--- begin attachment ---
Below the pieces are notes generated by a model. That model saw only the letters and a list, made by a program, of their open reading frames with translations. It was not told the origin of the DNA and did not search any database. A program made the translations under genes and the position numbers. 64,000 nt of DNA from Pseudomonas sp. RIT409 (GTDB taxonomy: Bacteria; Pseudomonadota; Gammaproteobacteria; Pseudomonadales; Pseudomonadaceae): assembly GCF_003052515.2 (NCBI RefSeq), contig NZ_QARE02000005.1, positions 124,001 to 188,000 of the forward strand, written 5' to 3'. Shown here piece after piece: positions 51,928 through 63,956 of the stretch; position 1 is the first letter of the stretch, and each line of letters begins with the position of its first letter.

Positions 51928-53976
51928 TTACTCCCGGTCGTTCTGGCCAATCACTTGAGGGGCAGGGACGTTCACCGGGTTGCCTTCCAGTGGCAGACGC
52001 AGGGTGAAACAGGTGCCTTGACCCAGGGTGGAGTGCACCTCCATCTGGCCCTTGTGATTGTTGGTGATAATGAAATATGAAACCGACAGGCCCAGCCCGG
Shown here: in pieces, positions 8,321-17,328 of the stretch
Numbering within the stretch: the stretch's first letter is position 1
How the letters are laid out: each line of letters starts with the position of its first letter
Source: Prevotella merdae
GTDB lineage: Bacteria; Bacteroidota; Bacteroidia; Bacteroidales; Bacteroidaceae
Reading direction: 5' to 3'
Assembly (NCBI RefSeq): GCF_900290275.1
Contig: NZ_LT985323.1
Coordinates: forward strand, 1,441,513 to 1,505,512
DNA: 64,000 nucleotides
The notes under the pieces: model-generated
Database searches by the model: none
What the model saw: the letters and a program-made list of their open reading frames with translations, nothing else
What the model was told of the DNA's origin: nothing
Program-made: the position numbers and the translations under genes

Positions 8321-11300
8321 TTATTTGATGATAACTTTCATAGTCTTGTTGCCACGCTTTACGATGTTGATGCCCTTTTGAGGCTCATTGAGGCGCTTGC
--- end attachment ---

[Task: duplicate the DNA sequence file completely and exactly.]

Below the pieces are notes generated by a model. That model saw only the letters and a list, made by a program, of their open reading frames with translations. It was not told the origin of the DNA and did not search any database. A program made the translations under genes and the position numbers. 64,000 nt of DNA from Pseudomonas sp. RIT409 (GTDB taxonomy: Bacteria; Pseudomonadota; Gammaproteobacteria; Pseudomonadales; Pseudomonadaceae): assembly GCF_003052515.2 (NCBI RefSeq), contig NZ_QARE02000005.1, positions 124,001 to 188,000 of the forward strand, written 5' to 3'. Shown here piece after piece: positions 51,928 through 63,956 of the stretch; position 1 is the first letter of the stretch, and each line of letters begins with the position of its first letter.

Positions 51928-53976
51928 TTACTCCCGGTCGTTCTGGCCAATCACTTGAGGGGCAGGGACGTTCACCGGGTTGCCTTCCAGTGGCAGACGC
52001 AGGGTGAAACAGGTGCCTTGACCCAGGGTGGAGTGCACCTCCATCTGGCCCTTGTGATTGTTGGTGATAATGAAATATGAAACCGACAGGCCCAGCCCGG
Shown here: in pieces, positions 8,321-17,328 of the stretch
Numbering within the stretch: the stretch's first letter is position 1
How the letters are laid out: each line of letters starts with the position of its first letter
Source: Prevotella merdae
GTDB lineage: Bacteria; Bacteroidota; Bacteroidia; Bacteroidales; Bacteroidaceae
Reading direction: 5' to 3'
Assembly (NCBI RefSeq): GCF_900290275.1
Contig: NZ_LT985323.1
Coordinates: forward strand, 1,441,513 to 1,505,512
DNA: 64,000 nucleotides
The notes under the pieces: model-generated
Database searches by the model: none
What the model saw: the letters and a program-made list of their open reading frames with translations, nothing else
What the model was told of the DNA's origin: nothing
Program-made: the position numbers and the translations under genes

Positions 8321-11300
8321 TTATTTGATGATAACTTTCATAGTCTTGTTGCCACGCTTTACGATGTTGATGCCCTTTTGAGGCTCATTGAGGCGCTTGC